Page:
This article is quoted from http://www.symantec.com/connect/articles/how-backup-sql-logs-and-truncate-them-be-2012
If your SQL database is set to Full Recovery Mode, it maintains transaction logs. If these logs are not truncated from time to time, they will grow and eventually fill up your disk. BE will warn you that you need to truncate your log.
V-79-40960-37914 – Database database_name is configured to maintain transaction logs. Transaction log backups are not being performed. This will result in the log growing to fill all available disk space. Regular log backups should be scheduled or the database should be changed to the simple recovery mode.
Before you change the recovery mode to Simple, you should check with the database owner because some applications require a Full Recovery Mode database.
To truncate SQL transaction logs on a regular basis, you need to set up a SQL log backup job which will backup the log and truncate it. This is not so apparent in BE 2012 because BE 2012 requires you to do a full SQL database backup before you can backup SQL logs.
1) Create your SQL backup job.
Make sure you only select the Microsoft SQL Instances. Do not include files in the backup because you would need to turn off AOF.
2) Edit your SQL backup job
3) Turn off AOF
You would need to turn off AOF by unchecking Use snapshot technologs. Otherwise, you may encounter problems when you try to re-direct your SQL database restore later.
3) Check that the incremental job is backing up the transaction log
If you do not want to do differential backups of your SQL databases, then this is all for the SQL part. All you need to specify the schedule for the jobs, the media to use, etc.
You should schedule the log backup to be done AFTER the full database backup. If you run the log backup before the full database backup and the database backup fails, then you might end up with nothing to recover your database.
4) Set up your differential SQL database backup
This step is optional. Add another incremental job.
I know it is strange to add an incremental job to do a differential SQL backup, but you can only do differential backup on SQL databases, not incremental backup.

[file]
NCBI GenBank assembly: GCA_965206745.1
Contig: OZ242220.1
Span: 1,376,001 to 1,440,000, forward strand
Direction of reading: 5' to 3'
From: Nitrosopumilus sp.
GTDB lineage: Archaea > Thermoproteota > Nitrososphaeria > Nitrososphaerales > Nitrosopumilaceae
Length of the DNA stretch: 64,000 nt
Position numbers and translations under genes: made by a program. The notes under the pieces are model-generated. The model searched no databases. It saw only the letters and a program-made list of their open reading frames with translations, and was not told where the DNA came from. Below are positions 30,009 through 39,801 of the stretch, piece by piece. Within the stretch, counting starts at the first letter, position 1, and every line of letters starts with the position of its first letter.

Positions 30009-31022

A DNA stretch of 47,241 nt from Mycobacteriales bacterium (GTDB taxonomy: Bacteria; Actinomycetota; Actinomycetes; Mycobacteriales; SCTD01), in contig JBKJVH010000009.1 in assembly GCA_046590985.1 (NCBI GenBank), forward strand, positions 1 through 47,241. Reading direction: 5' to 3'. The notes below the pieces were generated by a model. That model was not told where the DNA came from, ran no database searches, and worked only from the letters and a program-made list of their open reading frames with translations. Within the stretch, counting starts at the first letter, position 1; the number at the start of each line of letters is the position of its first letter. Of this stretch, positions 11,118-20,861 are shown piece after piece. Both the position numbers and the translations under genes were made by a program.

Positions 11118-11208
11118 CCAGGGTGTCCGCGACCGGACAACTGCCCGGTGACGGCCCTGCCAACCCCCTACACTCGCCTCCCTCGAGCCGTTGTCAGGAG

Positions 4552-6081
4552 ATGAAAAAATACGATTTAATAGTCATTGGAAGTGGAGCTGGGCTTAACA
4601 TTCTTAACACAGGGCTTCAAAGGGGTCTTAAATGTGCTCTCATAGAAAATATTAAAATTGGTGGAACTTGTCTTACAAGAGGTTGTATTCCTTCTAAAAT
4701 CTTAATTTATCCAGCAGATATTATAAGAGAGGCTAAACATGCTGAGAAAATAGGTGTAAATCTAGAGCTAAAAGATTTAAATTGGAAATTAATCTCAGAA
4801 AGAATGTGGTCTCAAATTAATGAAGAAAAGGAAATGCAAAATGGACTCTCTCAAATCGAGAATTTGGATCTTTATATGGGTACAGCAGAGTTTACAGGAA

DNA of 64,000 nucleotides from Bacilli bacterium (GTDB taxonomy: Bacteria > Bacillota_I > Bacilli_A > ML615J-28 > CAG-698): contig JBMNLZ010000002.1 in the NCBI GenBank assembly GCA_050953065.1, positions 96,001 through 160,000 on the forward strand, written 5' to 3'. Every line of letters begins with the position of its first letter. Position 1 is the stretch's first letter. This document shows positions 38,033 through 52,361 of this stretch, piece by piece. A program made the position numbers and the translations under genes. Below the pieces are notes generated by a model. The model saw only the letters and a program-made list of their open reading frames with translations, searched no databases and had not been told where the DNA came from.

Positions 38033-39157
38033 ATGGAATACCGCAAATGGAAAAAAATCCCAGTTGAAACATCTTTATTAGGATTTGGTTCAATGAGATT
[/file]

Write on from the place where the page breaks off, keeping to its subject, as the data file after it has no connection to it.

5) Change the method of the additional incremental job
If you have differential database backups, you can either do your log backups after the full backup or after the full and differential backups.
a) You can also truncate the SQL transaction logs on a one-off basis. To do this, set up a one-time backup job, select only the SQL databases and then turn off AOF. You then choose log for the backup option as in the screenshot below
b) Note that truncating the transaction logs does not recover the space occupied by the logs. You would need to compact the logs to recover the space. See these documents
c) If your database is set to Simple Recovery Mode and you attempt to do log backups on them, you will get this warning message
V-79-57344-33960 – A log backup was attempted on database discover that is not configured to support log backups. To change the configuration, use the SQL administration tools to set the recovery mode to Full. A new full backup should be performed if this setting is changed before a log backup is run.
Note that some databases, like the Master database, cannot be set to Full Recovery Mode.
If you have a mixture of databases, i.e. some with Full Recovery Mode and some with Simple Recovery Mode, then you need to set up two backup jobs.
Job1 – with log backups, for databases with Full Recovery Mode
Job2 – without log backups, for databases with Simple Recovery Mode. In Step 2 above, you would delete the incremental job.